See that mockingjay? IT IS A METAPHOR. In case you miss it, every single character explains its symbolism at every opportunity. Also you know the Capitol? IT’S BAD YOU GUYS.

And that’s the real issue I had. There was so much potential for these books to be fantastic, but they just kept finding new ways to annoy me. When they should have been focusing on the rebellion and the politics of the dystopian world, they were focusing on who Katniss enjoyed kissing more. When they should have been all action and horror, it was rushed and then we were back to Katniss explaining her feelings and not understanding anything that happens around her.

And when it was really good – such as in the final chapters, when everything had fallen apart, Prim was dead, there was so much moral ambiguity that no one could be considered truly good anymore, especially not Katniss herself – even then, it still managed to annoy me. I was so excited – my first post here was about how much I like it when characters are killed off, and admittedly the series did not shy away from that. Sure, the novel was kind of lame up to that point but it was finally getting something right! Katniss’ narration didn’t get on my nerves at all when she genuinely seemed to have lost her grip on reality after everything she had been put through. But then suddenly she decided that she could live with it after all? And the cheesiest final lines ever written happened? And then she and Peeta had kids in the stupidest 20-years-on epilogue since Albus Severus Potter?

Not impressed.

And there were some really great parts too. The plot of the actual Hunger Games in the first book. The rebellion scenes in Catching Fire (even if Katniss was kind of oblivious to their significance). The genuinely dark moments of Mockingjay which, unfortunately, were often never brought up again. How much Peeta loved bread.

And because of that, despite making fun of it consistently all over twitter, I couldn’t hate it too much. Let’s be fair: it was still way, way better than Twilight.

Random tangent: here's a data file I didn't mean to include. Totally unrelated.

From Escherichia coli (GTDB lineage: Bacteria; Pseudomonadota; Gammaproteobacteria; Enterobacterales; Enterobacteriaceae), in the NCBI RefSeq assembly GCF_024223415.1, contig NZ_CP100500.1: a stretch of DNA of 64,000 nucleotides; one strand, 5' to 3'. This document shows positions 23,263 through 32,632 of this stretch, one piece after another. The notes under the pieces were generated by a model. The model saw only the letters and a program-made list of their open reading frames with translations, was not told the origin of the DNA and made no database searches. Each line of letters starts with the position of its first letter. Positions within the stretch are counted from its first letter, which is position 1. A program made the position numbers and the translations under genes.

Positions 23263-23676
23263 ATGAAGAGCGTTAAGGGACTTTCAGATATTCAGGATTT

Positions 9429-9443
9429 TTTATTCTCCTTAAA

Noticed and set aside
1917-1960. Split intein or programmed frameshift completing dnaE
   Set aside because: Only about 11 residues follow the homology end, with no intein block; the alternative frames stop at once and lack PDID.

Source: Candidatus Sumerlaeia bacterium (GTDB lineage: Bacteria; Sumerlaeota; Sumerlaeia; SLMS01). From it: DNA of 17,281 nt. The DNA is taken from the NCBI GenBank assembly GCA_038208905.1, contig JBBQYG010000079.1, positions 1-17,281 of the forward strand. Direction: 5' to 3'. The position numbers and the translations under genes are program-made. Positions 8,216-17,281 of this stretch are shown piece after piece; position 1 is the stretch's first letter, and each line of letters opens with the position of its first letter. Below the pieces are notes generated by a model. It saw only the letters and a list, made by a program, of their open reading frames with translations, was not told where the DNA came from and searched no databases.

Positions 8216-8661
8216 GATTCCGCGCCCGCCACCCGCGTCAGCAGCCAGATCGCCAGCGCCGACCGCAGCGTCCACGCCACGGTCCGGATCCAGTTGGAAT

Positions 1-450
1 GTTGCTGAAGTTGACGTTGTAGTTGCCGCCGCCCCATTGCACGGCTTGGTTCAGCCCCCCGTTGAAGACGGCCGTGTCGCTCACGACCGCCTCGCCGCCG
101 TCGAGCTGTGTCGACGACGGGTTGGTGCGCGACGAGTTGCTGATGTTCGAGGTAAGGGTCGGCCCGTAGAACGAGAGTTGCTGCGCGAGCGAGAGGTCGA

See my fancy beard? IT IS A METAPHOR. Also, the Capitol is bad.


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Concrete: Confusion over results leaves students frustrated

Updated 4 July: According to Dr Andrea Blanchflower, director of Learning and Teaching Services, yesterday’s deadline for final students was met in all schools. The deadline for continuing students is 5pm on 10 July.

A document from the Learning and Teaching Service (LTS) webpage said that the “Deadline for publication of pass lists” would be 3 July. However, for the last few days, the official UEA Twitter account, @uniofeastanglia, has been informing individuals that continuing students will get their results by the end of the week.

There was no official announcement from the University explaining this, and when the 3 July deadline passed, many continuing students appeared to remain uninformed, describing themselves on Twitter as “frustrated”, “fuming” and “sick of waiting”.

After saying that they “understand frustrations” on Twitter, the University went on to announce that the 3 July deadline was for finalists only, most of whom have their results. However, this was also seen as unacceptable by some, with law student James Laughlin citing the month-long wait for many finalists as a “bit of a joke” considering the imminent graduation ceremonies.